An uncertain history
As is often the case with legendary recipes, separating fact from fiction is difficult. Theories clash as to the origins of the French custard tart or flan – the most madcap being that it comes from Flanders, given the terms’ similar roots. Other, more serious, ideas attribute its paternity to the… British, who invented a custard tart in the Middle Ages. Yet recipes for flaon were also appearing in France at the end of the XII century (see recipe). So the truth is not just elsewhere, but more or less everywhere. The European courts all enjoyed this type of tart, generally garnished with an eggy preparation that often included – wait for it! – eel. Because back then the dish was not necessarily sweet. In the XVII and XVIII centuries, it was even regularly associated with soft and dry cheeses. The sole certitude is that, in France, it was only after the war that it took on its current name and form. Well... in a manner of speaking, because no sooner was the French custard tart accepted than it fell out of favour... Until the return of traditions thrust it back under the spotlight.
From the local baker to the luxury hotel chef, and from the knowledgeable amateur to Taste France Magazine (lien vers la recette TFM), we all have our own way of making French custard tart. Imposing in height for Japanese pâtisserie Mori Yoshida. Very creamy for Tapisserie, the pâtisserie of the Michelin-starred restaurant Septime. With pastry that is flaky rather than shortcrust for media personality Cyril Lignac; and even sweet, using brown sugar, for self-taught Ju Chamalo, with his Instagram account that is all about the flan. Not to mention the variants: with the addition of Tonka bean; marbled with chocolate or black sesame; on a macadamia nut or buckwheat praline base; or coated with dulce de leche for Maxime Frédéric at Cheval Blanc Paris… And then there are the regional specialities! In no particular order, so as not to cause offence: the far breton, with prunes; the fion vendéen, as thick as it is high; the flognarde, in Auvergne, with apple; the flan coco, in the French West Indies…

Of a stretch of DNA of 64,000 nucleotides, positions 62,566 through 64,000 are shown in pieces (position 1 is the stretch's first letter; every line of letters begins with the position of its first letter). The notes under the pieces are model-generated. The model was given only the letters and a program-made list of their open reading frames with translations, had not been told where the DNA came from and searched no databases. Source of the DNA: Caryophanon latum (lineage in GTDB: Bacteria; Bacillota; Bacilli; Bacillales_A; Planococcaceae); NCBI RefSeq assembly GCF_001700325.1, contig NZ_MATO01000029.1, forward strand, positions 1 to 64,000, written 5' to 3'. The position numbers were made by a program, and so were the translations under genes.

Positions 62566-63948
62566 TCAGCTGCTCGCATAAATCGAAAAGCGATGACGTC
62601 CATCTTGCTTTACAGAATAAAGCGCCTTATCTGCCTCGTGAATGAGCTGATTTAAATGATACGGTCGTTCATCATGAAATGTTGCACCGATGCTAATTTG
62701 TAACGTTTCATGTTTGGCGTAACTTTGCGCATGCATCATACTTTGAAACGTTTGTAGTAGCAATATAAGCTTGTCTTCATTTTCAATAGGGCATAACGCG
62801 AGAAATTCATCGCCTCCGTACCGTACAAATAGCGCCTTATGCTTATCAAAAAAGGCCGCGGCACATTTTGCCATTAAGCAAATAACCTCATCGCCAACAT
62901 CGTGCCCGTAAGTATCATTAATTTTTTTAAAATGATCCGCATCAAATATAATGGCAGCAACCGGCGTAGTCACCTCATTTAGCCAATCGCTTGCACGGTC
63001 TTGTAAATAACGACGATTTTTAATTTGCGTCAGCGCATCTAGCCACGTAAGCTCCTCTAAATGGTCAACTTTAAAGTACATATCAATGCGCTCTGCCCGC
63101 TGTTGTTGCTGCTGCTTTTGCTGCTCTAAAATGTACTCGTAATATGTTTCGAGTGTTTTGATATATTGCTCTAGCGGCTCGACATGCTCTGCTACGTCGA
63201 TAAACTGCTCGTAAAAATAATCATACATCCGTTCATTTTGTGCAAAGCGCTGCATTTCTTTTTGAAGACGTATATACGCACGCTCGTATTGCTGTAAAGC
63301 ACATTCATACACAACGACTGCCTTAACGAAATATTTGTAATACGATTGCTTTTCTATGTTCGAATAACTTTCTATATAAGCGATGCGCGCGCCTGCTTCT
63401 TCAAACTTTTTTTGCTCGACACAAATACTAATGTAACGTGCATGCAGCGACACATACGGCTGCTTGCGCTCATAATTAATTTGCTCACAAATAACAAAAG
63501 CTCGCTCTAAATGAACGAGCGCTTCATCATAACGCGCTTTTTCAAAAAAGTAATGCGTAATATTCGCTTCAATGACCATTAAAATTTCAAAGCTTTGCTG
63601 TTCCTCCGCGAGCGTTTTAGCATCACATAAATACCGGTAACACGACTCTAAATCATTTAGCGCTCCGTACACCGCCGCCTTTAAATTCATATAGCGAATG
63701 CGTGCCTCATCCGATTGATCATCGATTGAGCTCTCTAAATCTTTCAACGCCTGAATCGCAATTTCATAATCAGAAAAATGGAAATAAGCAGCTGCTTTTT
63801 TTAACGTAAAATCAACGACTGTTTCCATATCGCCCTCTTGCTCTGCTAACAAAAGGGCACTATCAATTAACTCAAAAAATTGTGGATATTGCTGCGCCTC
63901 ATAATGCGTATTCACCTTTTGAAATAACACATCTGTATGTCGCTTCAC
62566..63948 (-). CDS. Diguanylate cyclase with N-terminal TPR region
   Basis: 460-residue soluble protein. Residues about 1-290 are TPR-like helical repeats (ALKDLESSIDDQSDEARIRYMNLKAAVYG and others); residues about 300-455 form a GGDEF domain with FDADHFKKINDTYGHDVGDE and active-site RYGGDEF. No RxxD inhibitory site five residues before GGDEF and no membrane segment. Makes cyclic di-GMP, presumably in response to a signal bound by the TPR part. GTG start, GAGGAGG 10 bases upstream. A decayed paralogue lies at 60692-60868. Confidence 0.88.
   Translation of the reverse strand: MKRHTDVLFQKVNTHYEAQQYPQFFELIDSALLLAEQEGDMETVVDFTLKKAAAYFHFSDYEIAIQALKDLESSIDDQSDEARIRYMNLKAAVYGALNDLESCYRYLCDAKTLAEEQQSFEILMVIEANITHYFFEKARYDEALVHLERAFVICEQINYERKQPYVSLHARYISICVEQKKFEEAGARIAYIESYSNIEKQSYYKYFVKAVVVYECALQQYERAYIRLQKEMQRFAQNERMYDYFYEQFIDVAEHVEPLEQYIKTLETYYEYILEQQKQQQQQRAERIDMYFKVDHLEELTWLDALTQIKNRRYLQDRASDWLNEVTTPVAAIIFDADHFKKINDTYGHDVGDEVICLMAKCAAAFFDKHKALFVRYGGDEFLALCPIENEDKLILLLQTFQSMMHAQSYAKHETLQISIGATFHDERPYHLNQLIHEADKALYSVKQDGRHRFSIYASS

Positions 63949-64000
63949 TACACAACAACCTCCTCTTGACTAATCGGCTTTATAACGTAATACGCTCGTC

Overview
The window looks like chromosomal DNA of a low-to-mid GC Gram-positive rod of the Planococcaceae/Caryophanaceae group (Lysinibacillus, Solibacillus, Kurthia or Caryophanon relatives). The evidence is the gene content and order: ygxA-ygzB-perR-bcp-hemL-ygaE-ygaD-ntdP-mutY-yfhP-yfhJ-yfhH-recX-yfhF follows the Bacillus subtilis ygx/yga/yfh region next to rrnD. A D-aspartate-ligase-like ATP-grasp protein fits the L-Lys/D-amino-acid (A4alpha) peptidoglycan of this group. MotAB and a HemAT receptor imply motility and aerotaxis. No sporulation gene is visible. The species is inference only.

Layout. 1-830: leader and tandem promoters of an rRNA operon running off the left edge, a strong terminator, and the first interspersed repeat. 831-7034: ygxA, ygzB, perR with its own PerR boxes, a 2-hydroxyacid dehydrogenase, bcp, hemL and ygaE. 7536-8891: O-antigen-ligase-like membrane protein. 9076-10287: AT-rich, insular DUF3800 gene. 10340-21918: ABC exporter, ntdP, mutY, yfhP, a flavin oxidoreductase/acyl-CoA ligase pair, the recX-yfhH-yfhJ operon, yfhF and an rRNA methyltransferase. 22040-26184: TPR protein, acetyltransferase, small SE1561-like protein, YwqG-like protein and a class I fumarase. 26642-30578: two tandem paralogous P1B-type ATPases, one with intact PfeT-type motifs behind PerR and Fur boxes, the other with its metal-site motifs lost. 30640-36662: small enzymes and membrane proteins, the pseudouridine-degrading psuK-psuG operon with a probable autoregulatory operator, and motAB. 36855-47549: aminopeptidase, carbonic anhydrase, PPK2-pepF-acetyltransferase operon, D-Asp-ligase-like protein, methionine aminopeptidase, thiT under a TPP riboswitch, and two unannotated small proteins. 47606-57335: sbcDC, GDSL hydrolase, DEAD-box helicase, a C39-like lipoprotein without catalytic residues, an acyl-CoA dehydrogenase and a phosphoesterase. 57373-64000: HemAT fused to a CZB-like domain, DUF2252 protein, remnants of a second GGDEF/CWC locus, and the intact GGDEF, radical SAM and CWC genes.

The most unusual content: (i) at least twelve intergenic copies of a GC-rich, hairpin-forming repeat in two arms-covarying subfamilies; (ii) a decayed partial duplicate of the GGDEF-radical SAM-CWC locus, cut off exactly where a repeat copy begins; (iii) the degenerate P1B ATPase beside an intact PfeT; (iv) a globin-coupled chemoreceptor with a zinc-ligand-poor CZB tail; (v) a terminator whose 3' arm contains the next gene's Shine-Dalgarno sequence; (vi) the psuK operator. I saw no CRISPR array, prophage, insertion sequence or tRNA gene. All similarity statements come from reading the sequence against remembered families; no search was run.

Custard tarts from other lands
This famous dessert has been on the move for a very long time – to the point of constituting a veritable slice of national heritage in various places. For example, Portugal, whose pastéis de nata takes pride of place among the country’s star desserts. A trembling egg cream, oven-cooked on crisp flaky pastry, enjoyed warm with a sprinkling of cinnamon. Same passion across the Channel where custard tart was served for the coronation of Henry IV of England in 1399, and for the 80th birthday of Queen Elizabeth II. China also has its own recipe, dan ta, literally 'egg tart'. So there is no doubt that this preparation has forged its own path. One that we will avidly follow…
Medieval recipe for almond milk flan*
‘Take the desired quantity of almonds for the number of flans you wish to make. Blanch, wash and grind them well. Add clean water, and strain the almond milk into a clean bowl or cornue, depending on the number of flans you wish to make.
Then take amidon, wash in fresh water and place in a bowl. Take your almond milk and mix with the moistened amidon. Add a little saffron for colour. Strain into a bowl. Add a little salt and a generous amount of sugar.
When this is done, call your pastry-cook to make the crusts and put them in the oven to firm up. Then have the pastry-cook take a wooden or iron spoon attached to a stick to fill the flan crusts in the oven.'
*'Du fait de cuisine – Traité de gastronomie médiévale de Maître Chiquart', Florence Bouas and Frédéric Vivas, Actes Sud